"Should I incorporate?"
"What do I need to know before I hire my first employee?"
"Are interns even allowed?"
These are just some of the questions social entrepreneurs and business owners might have as they start to get their enterprises off the ground. And there are a whole host of others they should be asking that they might not even know to ask.
This is exactly why Tristan Blaine (former President of Net Impact LA) created LawSoup.org, a legal resource for, well, everyone, to give them a broad yet concise overview of the specific laws they need to know.
The site has two main categories of legal guides: Laws by Role (which breaks down everything a particular person might need to know about the laws that affect them, from airline passengers to voters), and Laws by Topic (which covers everything from civic topics like parking enforcement to laws that cover whole industries, such as entertainment).
LawSoup.org has a great overview of what entrepreneurs and business owners need to know, but really, it could answer legal questions that pretty much anyone has. For a site that bills itself as more a side-dish, it has more than enough info to be a full meal (if you find legalese to be particularly tasty).
We caught up with Tristan to learn more.
Net Impact Los Angeles: What has your experience as an attorney been like so far, and what inspired you to create Law Soup?
Tristan Blaine: As I developed a better understanding of the legal system in law school and in practicing law, I came to realize how important the law is to every person, every day, because every person is expected to know all of the laws that apply to them at all times. The excuse, “But I didn’t know it was illegal” will almost never fly in court. And on the positive side, we have all these rights that we can’t benefit from if we don’t know about them.
Yet there is this idea, among both lawyers and many non-lawyers, that The Law is something that really only lawyers should concern themselves with and that non-lawyers should essentially be passive recipients of legal services. But if society expects everyone to know the law, then everyone should know the law. Of course, law can be complicated, as it tries to grapple with the complexities of life. It does take plenty of time and deep thinking to get a good understanding of the law. I wish everyone could go to law school. Obviously that’s not practical. But we should at least ensure people have a basic level of proficiency in the law.
Also, law is often not that complicated. Either you can park in a yellow zone at a certain time or you can’t. Either you can smoke pot in a certain place or you can’t. People just need to know what they can or can’t do. If they don’t have clear answers, many people who would otherwise follow the law would simply do a shruggie and just do what they want.
I felt that I had to somehow help close this gap between what people need to know and the lack of easily accessible information out there. There was a simple solution: just tell people the laws they need to know, in an easily digestible form. That’s why I created Law Soup.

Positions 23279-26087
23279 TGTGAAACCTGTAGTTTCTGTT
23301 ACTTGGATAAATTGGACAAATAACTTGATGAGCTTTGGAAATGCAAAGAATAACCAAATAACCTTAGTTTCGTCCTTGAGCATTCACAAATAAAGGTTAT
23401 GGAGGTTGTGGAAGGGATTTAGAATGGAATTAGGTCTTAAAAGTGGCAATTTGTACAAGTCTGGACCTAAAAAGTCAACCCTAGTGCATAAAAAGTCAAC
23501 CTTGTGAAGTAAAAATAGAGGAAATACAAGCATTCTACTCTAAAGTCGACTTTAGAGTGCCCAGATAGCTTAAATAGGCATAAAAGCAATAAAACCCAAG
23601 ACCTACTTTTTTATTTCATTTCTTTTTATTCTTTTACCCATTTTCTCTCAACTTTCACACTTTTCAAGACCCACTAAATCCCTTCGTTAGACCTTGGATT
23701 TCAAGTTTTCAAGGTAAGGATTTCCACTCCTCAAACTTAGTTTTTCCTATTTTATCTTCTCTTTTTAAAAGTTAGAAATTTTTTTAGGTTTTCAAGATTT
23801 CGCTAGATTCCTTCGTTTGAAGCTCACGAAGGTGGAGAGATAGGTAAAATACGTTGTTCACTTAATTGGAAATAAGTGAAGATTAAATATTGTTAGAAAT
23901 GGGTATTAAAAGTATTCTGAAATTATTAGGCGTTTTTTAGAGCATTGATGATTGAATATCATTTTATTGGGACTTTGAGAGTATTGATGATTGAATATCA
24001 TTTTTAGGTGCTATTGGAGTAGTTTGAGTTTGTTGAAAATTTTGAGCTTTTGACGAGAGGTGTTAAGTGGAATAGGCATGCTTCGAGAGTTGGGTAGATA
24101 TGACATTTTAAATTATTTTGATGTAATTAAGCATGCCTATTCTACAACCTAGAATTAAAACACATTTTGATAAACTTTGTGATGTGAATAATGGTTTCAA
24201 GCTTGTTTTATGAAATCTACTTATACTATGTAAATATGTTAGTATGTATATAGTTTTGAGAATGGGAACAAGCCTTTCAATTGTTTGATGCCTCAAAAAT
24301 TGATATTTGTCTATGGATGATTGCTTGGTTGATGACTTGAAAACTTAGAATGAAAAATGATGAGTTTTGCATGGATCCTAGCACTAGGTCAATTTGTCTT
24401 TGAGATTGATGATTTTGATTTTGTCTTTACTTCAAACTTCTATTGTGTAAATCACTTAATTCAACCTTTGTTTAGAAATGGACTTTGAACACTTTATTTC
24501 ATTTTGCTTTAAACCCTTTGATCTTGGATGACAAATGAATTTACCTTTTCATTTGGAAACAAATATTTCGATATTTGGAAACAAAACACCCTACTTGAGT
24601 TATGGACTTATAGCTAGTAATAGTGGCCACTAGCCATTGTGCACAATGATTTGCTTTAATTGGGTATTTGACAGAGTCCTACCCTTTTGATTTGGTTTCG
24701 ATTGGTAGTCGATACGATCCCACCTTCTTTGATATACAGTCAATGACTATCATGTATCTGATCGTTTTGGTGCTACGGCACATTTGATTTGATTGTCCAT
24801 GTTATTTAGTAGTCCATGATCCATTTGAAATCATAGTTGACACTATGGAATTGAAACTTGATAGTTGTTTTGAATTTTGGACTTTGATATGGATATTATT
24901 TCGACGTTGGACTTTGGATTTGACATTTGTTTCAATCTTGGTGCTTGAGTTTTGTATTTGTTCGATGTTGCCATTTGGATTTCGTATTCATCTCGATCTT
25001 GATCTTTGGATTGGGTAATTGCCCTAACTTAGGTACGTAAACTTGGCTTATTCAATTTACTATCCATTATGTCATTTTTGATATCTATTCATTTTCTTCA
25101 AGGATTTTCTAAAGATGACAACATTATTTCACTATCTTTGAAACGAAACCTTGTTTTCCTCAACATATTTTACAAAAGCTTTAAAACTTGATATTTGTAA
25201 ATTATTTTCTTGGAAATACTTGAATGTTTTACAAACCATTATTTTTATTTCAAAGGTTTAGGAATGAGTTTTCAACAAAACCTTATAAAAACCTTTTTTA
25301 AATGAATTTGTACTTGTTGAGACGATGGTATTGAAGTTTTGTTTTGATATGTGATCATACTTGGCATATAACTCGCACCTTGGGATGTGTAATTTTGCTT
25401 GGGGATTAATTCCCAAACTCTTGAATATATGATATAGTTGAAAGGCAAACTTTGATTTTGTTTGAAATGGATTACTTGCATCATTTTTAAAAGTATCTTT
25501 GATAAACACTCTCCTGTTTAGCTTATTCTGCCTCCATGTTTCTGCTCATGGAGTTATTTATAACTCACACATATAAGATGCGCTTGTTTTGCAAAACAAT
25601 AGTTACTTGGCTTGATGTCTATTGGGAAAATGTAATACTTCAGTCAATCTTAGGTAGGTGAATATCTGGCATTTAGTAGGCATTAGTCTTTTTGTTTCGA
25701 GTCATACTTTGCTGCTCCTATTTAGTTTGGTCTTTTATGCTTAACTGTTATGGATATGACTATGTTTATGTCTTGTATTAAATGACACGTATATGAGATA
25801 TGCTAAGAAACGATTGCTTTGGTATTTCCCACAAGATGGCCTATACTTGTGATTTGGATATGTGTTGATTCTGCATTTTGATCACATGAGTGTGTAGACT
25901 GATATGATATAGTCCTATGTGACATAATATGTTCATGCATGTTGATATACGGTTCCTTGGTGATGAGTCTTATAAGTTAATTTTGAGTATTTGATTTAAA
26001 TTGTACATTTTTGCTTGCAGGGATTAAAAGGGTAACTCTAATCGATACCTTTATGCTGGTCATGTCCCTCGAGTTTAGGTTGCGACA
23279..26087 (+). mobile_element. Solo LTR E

NILA: The site covers so many topics. What have been some of the most surprising things you’ve learned from compiling all this information?
TB: I’m honestly continually surprised with how many laws there are! I’m also surprised that it’s still so difficult to find some of this information. For example, why have organizations like Wikipedia or Google not done more in this area? There’s so much work that needs to be done just to give people the basics about the law, and I can’t possibly do it with such a small operation. I’m always looking to partner with others who share my vision, in order to achieve the ambitious goals I have for Law Soup. But again, I’m not sure why an organization with more resources hasn’t adequately solved this issue yet.
NILA: What do you think is most beneficial about the site for people?
TB: One of the most beneficial aspects of the site is that it can help people understand the questions they should be asking, not just answer questions they may have already had. Based on the various roles we may play in life, such as driver, cyclist, pet owner, entrepreneur, artist, etc, or topics we may be particularly interested in, the site can give you an overview of the important legal issues involved. For example, if you are a dog owner (or prospective dog owner) in the city of Los Angeles, you may not know that you need to get a license for each dog, and that there is a limit to how many dogs you can legally own. If you don’t know these things, it may never occur to you to Google “how many dogs can I own in Los Angeles.” But by reading the Pet Owner page on Law Soup LA, you will find out that there is actually a limit, and what is the maximum number of dogs allowed (it’s 3, FYI). So it’s really meant to be a starting point to help everyone know the basics.
NILA: How can Law Soup help the entrepreneur and freelance communities especially?
TB: Law Soup has several pages with information for entrepreneurs and freelancers. Beyond those basic pages, entrepreneurs may want to know about hiring employees or interns. And both entrepreneurs and freelancers would certainly want to know about protecting any creative or written work, and what rules apply to freelancers or businesses with an online presence.